HomeBlogs Sumba Island Sumba, formerly known as the Sandalwood Island, is known foe its horses
and Sumba clothe. Sandalwood was the only known cure for many diseases
until penicillin was invented. The Sumbanese traded with the Chinese
until the 16th century, after which the Arabs became the most important
trading partner until the early 20th century. The island is famous for
its arts and handicrafts, particularly the textile "ikat" weaving.
Sumba, however, is not for everyone. Neither the food nor accommodations
are up to international standards. But if we are willing to make a
little effort we can see an authentic, ancient culture with none of the
layers of Hinduism or Islam mostly found elsewhere in the country.
island has a small population and a dry tropical climate. In total
Sumba have more hours of sunshine than any other place in Indonesia. The
land resembles Southern Africa or Australia, with scattered small
villages and herds of cattle and buffalo Sumba is off the beaten track.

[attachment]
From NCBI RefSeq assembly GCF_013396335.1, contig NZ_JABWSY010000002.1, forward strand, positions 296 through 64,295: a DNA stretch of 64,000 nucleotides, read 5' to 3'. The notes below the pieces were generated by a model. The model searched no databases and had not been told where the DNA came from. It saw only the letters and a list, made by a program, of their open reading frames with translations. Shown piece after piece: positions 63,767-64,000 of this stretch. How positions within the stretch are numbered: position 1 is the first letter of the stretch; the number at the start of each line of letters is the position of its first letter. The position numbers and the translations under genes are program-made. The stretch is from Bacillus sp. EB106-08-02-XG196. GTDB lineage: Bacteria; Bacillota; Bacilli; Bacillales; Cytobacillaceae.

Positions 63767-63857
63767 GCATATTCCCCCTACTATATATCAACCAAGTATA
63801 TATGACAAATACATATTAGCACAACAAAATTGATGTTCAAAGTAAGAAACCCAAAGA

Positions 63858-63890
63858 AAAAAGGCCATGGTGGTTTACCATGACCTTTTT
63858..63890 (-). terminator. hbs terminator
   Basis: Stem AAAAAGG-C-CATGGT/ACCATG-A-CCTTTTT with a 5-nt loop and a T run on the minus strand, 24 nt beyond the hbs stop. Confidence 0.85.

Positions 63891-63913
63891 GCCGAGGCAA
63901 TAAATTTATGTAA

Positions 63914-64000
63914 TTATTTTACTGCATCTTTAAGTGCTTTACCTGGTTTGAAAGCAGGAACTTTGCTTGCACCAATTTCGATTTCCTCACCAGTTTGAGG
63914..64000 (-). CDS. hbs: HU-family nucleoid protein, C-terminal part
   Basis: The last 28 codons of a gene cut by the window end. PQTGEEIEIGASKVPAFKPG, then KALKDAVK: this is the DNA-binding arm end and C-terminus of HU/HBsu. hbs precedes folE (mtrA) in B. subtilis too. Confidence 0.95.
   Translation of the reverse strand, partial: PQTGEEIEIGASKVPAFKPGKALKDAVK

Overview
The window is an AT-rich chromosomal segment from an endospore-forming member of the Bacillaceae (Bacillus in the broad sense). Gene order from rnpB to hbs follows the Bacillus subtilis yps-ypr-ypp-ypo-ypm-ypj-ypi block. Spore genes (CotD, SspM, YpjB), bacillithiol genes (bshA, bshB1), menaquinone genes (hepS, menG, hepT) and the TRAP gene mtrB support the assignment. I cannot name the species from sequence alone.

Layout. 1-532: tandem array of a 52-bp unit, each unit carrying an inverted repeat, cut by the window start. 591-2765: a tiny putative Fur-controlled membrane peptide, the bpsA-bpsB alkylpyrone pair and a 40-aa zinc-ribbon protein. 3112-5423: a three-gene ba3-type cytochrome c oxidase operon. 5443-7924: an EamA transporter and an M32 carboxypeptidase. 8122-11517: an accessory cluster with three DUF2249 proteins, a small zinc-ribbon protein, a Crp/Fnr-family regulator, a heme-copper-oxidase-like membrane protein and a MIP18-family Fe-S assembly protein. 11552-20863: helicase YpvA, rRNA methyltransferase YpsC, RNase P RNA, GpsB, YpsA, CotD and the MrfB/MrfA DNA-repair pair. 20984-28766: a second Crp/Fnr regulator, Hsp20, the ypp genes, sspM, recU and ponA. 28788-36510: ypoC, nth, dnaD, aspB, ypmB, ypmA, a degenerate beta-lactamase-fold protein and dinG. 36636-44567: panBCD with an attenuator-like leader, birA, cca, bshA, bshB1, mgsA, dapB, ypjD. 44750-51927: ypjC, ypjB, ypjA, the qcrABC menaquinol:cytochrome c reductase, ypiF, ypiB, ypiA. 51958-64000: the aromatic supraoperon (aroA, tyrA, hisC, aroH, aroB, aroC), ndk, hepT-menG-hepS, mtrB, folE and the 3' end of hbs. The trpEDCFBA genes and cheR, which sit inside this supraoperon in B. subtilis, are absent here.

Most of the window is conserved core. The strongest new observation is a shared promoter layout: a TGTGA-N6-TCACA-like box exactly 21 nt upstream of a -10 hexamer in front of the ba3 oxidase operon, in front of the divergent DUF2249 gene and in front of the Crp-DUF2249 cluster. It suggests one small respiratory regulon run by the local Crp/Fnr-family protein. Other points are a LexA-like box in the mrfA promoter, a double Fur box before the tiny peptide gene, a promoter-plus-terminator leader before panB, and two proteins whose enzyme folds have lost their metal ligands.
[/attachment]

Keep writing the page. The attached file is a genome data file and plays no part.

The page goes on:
Transport system and roads are infrequently used. Most hotels in main
towns are simple, only catering for the adventurous. However, CNN etc.
are available for those wishing to stay in touch with the outside world.
Beaches are long and clean. Water is clear and abundant in fish, and
there is great surf.
The island is roughly oval in shape. The
greatest concentration of those who worship sprits (ancestral and those
of the land) is found in West Sumba where two-thirds of the population
holds on their traditional belief. It is here where incredible rituals
take place, the "pasola" where hundreds of horsemen fling spears at each
other. The government allows the ritual to take place, but the spears
must be blunt. Although some exist in East Sumba, it is in West Sumba
that one can find a greater number of huge megalithic tombs and
traditional thatched and peaked huts raise on stilts.
traditional activities, all with a part paying homage to the spirits,
take place in the month of July through October. These include the
building of "adapt" houses and burials when sometimes hundreds of pigs,
water buffaloes, horses, and dogs are sacrificed. Other ceremonies
include the "pajura" or traditional boxing, the festivals for lunar New
Year in October and November, and August 17, Independence Day, horse
races and ritual dances.